November 1 2014 Latest news:
Wednesday, March 5, 2014
The Environment Agency (EA) and a group which aims to preserve Suffolk’s heritage are opposing controversial proposals to build almost 40 homes.
The Suffolk Preservation Society and the EA have given their views of the plans to construct 38 homes in Needham Market off Hill House Lane.
Last month a packed town council meeting heard residents’ fears about the plans, including how the “rural character” of the town could be affected by the development.
Andrew Hunter, a planning advisor for the EA, said that a flood risk assessment included within the proposal’s documents “did not” comply with national guidance.
He said the homes would lie in an area of “low flood probability” but as the development was more than one hectare (about two-and-a-half acres) in size a “significant” volume of surface water runoff could be created.
Phil Cobbold, planning consultant for the landowner behind the development, said it was an outline application which was only seeking to gain permission for the “principle of residential development”.
He said: “The applicant is considering all the correspondence that have been received and where necessary will be submitting further information to the council to address these issues.”
The EA said its objection would be overcome if the flood assessment were to comply with the national planning policy.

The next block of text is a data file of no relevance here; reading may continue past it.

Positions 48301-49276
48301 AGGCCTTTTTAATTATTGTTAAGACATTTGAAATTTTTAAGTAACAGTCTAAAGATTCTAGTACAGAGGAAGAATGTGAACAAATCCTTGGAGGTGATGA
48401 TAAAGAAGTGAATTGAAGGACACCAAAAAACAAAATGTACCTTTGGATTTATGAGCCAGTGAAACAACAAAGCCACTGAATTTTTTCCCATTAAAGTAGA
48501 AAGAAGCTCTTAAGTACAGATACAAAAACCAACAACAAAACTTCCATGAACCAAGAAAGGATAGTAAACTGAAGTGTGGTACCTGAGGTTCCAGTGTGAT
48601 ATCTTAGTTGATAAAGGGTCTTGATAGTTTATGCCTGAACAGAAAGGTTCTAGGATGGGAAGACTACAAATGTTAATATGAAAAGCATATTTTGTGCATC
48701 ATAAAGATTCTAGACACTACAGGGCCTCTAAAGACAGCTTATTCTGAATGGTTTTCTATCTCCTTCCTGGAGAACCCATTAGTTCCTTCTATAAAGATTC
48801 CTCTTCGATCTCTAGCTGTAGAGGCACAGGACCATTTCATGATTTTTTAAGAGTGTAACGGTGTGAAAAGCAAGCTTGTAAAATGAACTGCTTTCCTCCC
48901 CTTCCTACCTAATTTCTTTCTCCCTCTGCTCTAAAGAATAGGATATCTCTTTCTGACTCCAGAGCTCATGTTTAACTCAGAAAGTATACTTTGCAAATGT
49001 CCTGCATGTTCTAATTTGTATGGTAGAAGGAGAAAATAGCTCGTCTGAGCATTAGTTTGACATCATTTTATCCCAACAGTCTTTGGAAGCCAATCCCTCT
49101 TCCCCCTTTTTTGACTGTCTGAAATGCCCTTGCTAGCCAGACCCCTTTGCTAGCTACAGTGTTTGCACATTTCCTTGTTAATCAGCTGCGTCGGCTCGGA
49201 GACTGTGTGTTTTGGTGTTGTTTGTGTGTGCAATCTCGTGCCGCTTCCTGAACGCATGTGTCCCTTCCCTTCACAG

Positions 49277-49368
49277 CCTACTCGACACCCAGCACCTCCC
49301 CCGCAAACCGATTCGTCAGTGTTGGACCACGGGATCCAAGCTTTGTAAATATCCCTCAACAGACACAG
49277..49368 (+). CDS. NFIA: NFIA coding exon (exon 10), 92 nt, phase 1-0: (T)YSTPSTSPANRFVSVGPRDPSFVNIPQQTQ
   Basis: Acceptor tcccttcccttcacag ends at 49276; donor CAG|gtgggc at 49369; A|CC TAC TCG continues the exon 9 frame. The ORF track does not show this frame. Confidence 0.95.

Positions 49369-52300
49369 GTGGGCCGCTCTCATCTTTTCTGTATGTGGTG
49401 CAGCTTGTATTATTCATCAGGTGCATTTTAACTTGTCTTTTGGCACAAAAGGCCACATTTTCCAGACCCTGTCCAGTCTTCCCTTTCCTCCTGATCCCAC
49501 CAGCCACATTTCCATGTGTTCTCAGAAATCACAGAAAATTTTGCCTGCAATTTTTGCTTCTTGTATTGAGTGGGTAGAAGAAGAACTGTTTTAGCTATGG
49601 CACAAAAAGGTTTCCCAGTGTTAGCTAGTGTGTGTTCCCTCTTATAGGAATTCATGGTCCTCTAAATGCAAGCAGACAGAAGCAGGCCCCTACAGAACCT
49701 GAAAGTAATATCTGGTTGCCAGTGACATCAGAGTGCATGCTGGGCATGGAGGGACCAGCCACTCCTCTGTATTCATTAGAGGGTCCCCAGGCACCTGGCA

In a letter commenting on the plans, Fiona Cairns, director of the Suffolk Preservation Society, said: “In summary the society considers that the development of this greenfield site, which is outside the settlement boundary and in a sensitive landscape, would be contrary to local policy.
“The application is therefore unacceptable on those grounds, and should be resisted.”
Julie Abbey-Taylor, corporate manager for strategic housing at Mid Suffolk District Council, has concerns over parking congestion, if the plans go ahead.
“Parking is already a problem in Anderson Close – the affordable housing being exclusively off this road will only add to the parking congestion,” she said.
A Facebook group called “Friends of Needham Market Countryside”, which objects to the development, had hundreds of members join within a matter of weeks.
The landowner, Peter Haylock, said in the town council meeting that the development would provide “much needed affordable” housing.
He said any profit coming from the sale of the land would go to charity. He added that more than £420,000 would come from the development in developer’s fees.
The planning application has been sent to Mid Suffolk.
It is due to make a decision by March 28.